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June 21, 2006



I just saw this episode in the last few months when they replay it on Fox at 1pm. I remembered seeing it as a kid, too, I think. It's an episode you can't pull yourself away from.Cool thing is, I couldn't pull myself away from reading the script here either. Hell, I was getting all emotional reading it, as if I had never even seen the episode before.So well done. Thanks for posting these excerpts.

Tom Quigley

You guys -- and all the writers on M*A*S*H, I might add -- did such a wonderful job of delineating the characters with all their pesonality quirks and flaws and feelings and behavior patterns, as well as telling the story without ever having to resort to the type of "in your face" comedy or straightforward exposition that's so prevalent these days. In just the few short lines of dialogue and direction you posted here, Ken, we learn so much about the characters, that if we were watching this episode, we could have picked the story up from this scene and known what it was about.Great writing!

Beth Ciotta

What Tom Quigley said.I got chills reading this. Could envision the episode, that scene, in my head as I read. Haven't seen it in forever, but I remember THAT well. My coffee maker (which I treasure), for a DVD box set of M*A*S*H. Do they even offer that? Off to check at Amazon...


What I like about this episode -- in contrast to similar efforts that would follow in the final few seasons -- is there's a sense of subtitly here that was also present in the earlier experimental episodes by Gelbart that for some reason was lost in the last few years. You're not being hit over the head with the idea that this is anything more than a routine war injury handled by the 4077th, and the actors aren't over-emoting as would be common in the final seasons, as if the audience won't grasp the concept unless spoken to loudly and deliberatively. Good work.


By just reading it I can see the scene in my head. I love this episode because you get to see the characters not for who they are trying to be, but for who they are. They are not interacting with Rich, but he is observing them, for better or worse. Potter's devotion to Mildred has always touched me.Oh and Beth, the 1st 10 seasons ARE on DVD, and I have them. I know Tower Recored is having a huge TV DVD sale right now; if you have them in your area, check them out.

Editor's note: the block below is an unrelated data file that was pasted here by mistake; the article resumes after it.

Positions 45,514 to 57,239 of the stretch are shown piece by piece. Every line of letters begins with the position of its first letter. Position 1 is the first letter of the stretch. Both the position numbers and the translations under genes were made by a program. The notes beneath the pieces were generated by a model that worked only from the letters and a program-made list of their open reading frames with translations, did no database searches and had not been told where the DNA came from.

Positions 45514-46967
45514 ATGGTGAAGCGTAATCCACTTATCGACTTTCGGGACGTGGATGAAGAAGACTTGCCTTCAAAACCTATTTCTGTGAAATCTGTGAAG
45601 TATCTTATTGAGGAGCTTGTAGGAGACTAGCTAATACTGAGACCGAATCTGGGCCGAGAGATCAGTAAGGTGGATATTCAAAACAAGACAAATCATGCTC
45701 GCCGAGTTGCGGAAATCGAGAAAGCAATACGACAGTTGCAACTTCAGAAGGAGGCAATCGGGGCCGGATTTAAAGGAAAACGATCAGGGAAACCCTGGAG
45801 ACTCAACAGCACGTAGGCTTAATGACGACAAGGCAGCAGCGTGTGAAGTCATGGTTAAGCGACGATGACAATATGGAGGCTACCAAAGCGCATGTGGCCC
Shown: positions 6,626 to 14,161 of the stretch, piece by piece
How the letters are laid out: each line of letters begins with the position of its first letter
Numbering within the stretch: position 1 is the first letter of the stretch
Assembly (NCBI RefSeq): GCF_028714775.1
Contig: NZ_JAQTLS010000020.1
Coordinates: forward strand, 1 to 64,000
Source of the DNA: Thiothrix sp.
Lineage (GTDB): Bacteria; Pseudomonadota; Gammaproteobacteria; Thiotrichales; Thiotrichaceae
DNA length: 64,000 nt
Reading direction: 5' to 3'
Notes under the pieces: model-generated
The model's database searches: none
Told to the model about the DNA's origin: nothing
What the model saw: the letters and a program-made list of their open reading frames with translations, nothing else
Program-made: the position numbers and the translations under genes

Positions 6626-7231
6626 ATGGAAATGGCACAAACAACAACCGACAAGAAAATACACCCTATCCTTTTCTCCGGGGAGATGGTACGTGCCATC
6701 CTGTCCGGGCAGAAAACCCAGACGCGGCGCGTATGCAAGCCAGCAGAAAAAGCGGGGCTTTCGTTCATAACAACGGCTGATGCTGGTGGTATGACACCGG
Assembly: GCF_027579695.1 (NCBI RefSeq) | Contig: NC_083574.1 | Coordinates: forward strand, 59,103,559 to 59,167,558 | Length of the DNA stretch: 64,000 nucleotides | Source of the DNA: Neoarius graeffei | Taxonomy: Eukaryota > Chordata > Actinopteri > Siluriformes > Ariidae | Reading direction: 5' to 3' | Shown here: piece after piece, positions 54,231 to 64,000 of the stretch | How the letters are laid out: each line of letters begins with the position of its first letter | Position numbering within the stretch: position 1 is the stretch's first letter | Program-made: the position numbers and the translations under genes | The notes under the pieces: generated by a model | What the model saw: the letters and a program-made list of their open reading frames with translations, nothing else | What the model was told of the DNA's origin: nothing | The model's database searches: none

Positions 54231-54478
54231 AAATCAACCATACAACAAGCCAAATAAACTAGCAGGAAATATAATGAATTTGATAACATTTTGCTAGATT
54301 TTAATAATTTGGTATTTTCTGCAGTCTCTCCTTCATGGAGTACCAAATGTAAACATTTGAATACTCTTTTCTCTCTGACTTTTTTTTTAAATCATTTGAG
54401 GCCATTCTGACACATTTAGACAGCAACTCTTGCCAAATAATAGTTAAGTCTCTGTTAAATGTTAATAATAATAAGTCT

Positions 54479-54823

Beautiful scene. Dumb question:Why is "walks by" in lowercase (Nurse Baker's action) while "ENTERS" is in uppercase (Charles' action).ThanksLaurie Kilmartin


MASH, quite frankly, is a "How to."Thanks Ken. Reading that, you can hear that low and resonant quiver in Potter's voice.Network TV today, as Potter would say is, "Horse hocky."Mark


>Why is "walks by" in lowercase (Nurse Baker's action) while "ENTERS" is in uppercase (Charles' action).My guess is the capitalized directions are major stage directions that involve the camera itself ("Rich LYING," "Rich SHAKES his head") or happenings within camera range ("ENTER," "EXIT," "steps INTO view"), whereas the others are for actions from characters that are *already* in camera range ("Potter hands the pad back"). Nurse Baker may already be in camera view when she has to walk up to Potter.

Beth Ciotta

Unfortunately, Cookinblonde, I don't have a Tower Records near by. However, I did hop over to amazon.com and they have several seasons of M*A*S*H avail Thanks!


In September 1994 I wrote and registered a film treatment entitled SNAKES. Synopsis: Poisonous snakes are freed from a crate on a passenger airplane while in flight over an ocean. The pilot is soon bitten and dies. Ultimately, the copilot, the flight attendant, and the passengers must join forces to destroy the snakes and safely land the plane. It was pitched as "JAWS" on an airplane. Snakes on a Plane? I later turned it into a screenplay, registered May 1998. A letter from New Line Cinema's attorneys told me in essence that if I make a claim, they'll huff and puff til they blow my house down. Who and where is David Daleassandro? Has anyone seen his screenplay? Did he file a lawsuit against Saturday Night Live over the February 1998 skit, The Cobra? New Line's attorneys wrote me on 1/14/05 that Snakes on a Plane originated with a screenplay written by Daleassandro. If this is so, why did he have to go to WGA to receive a credit? And the name change (Pacific Air Flight 121) was after I sent New Line proof of the pitch for SNAKES: "JAWS" on an airplane. Snakes on a Plane? ? ?

Tom Dougherty

This blog is really going to move the units! I'm heading out to Tower to pick up a couple of seasons. Any suggestions on which seasons I should start with, that is to say, which ones are your favorites?

Jaime D

Every time I read this (I can't stop I've read it three times) O want to go watch M*A*S*H. Yhanks and I agree with the others, you could post a M*A*S*H blog and it would be read and enjoyed by all... Thanks Jaime

Jaime D

I don't know what happened but on my end there were no typos. Sorry to all the spellers out there:)


Hey Tom, Start with the beginning, season 1. As much as I love Col. Potter; Henry Blake's inept leadership was some of the best stuff this show ever had to offer.

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    Ken Levine is an Emmy winning writer/director/producer/major league baseball announcer. In a career that has spanned over 30 years Ken has worked on MASH, CHEERS, FRASIER, THE SIMPSONS, WINGS, EVERYBODY LOVES RAYMOND, BECKER, DHARMA & GREG, and has co-created his own series including ALMOST PERFECT starring Nancy Travis. He and his partner wrote the feature VOLUNTEERS. Ken has also been the radio/TV play-by-play voice of the Baltimore Orioles, Seattle Mariners, San Diego Padres.
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